To view the video reporting, clink on these links (stories begin after the commercial:
Circus Lawsuit Moves Forward
CBS 8 Las Vegas Now Eyewitness News
The Christmas tragedy that led to the death of Carlos Sousa Jr. and the tigress, Tatiana, is still fresh in people's memories. However, these should not deflect us from addressing the wider issue, namely should there be animals in zoos; I believe it is time for change.
Time to re-create our zoo
Letter to the Editor
CEO, Born Free USA
San Francisco's embattled zoo director announced his resignation Friday, nearly six months after a tiger mauled a San Jose teenager to death at the zoo. Manuel A. Mollinedo's sudden retirement comes after months of criticism over the San Francisco Zoo's role in the sensational Christmas day mauling that also injured two San Jose brothers and led to dual legal claims against the zoo and the City of San Francisco, which owns the zoo. Born Free USA united with API has decried safety issues even at AZA-accredited zoos.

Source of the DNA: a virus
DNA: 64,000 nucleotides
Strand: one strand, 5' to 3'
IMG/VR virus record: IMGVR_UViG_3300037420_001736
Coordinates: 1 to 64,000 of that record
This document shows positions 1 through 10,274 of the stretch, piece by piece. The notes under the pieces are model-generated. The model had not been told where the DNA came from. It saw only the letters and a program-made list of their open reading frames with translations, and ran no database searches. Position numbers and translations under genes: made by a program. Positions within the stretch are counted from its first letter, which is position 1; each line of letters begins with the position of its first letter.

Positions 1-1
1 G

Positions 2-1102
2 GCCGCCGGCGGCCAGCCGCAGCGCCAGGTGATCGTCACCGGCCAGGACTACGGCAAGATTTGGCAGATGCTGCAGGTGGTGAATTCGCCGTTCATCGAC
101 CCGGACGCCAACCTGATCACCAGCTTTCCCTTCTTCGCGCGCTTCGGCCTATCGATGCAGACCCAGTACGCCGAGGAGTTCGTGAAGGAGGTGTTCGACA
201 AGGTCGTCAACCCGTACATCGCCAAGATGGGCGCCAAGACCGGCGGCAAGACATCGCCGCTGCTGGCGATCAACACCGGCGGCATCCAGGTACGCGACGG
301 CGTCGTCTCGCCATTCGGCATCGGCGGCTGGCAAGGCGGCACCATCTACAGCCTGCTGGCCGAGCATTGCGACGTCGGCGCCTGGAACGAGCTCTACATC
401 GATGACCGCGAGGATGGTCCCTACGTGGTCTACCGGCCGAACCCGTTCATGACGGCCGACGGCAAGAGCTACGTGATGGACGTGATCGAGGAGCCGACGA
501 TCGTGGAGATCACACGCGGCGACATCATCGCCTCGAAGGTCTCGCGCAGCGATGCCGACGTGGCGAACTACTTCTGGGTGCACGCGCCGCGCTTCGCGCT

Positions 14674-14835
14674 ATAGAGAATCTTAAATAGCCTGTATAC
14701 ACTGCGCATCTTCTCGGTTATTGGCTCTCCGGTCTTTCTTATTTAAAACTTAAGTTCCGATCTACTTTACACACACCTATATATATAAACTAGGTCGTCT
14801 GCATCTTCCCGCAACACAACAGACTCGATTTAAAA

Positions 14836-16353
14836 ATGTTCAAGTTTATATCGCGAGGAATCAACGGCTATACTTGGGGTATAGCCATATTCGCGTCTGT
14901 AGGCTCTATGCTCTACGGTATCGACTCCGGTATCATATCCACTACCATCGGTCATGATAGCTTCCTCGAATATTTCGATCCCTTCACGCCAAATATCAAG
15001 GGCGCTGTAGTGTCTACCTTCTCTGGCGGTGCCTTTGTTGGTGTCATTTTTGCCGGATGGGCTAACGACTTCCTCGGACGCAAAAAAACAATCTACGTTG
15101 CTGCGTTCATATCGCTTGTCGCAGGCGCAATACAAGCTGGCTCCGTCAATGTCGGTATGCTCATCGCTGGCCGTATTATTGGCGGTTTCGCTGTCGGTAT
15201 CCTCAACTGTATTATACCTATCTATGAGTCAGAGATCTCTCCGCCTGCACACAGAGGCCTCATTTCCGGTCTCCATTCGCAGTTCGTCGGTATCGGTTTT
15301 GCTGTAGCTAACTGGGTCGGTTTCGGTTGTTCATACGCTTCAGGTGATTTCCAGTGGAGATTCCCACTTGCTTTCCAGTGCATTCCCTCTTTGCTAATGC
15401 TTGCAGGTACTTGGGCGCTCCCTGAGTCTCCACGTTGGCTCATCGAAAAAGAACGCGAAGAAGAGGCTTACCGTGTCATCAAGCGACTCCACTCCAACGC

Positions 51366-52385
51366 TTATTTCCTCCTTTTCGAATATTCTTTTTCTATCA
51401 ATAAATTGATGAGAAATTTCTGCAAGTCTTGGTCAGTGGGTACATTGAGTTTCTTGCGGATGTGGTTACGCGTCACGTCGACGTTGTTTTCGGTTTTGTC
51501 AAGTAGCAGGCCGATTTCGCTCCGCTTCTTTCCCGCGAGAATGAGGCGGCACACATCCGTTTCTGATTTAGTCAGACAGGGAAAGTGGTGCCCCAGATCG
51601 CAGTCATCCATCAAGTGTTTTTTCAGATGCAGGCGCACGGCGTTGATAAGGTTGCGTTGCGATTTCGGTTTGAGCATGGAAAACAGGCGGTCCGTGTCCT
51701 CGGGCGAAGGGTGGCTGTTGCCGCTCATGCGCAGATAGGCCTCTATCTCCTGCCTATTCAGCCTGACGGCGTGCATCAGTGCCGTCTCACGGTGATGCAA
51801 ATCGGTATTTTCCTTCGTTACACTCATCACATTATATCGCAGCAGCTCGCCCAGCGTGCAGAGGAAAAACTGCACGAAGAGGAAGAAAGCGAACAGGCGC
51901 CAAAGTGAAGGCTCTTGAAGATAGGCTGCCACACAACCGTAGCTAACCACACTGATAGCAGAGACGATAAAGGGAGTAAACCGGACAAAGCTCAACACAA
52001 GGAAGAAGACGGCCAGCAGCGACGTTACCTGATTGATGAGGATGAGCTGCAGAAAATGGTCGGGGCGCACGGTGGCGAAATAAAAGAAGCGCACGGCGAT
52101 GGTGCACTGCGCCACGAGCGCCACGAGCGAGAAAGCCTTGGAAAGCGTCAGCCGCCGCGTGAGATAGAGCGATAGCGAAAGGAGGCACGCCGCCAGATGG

San Francisco Zoo director resigns
San Jose Mercury News
Wildlife charity the Born Free Foundation says zoos spend a disproportionately small amount on conservation. It commissioned an independent poll in 2006 to ask the public how much of a zoo's turnover they thought was dedicated to conservation. The survey found most people assumed between a quarter to 40 per cent was dedicated to conservation when, in reality, Born Free says even the better zoos – of which the charity concedes Edinburgh Zoo is one – only commit five or six per cent. Born Free's chief executive Will Travers says he would like to know how much money the zoo puts into its much-publicised sponsorship of the Budongo Conservation Field Station in Uganda.
Are zoos really wild about conservation?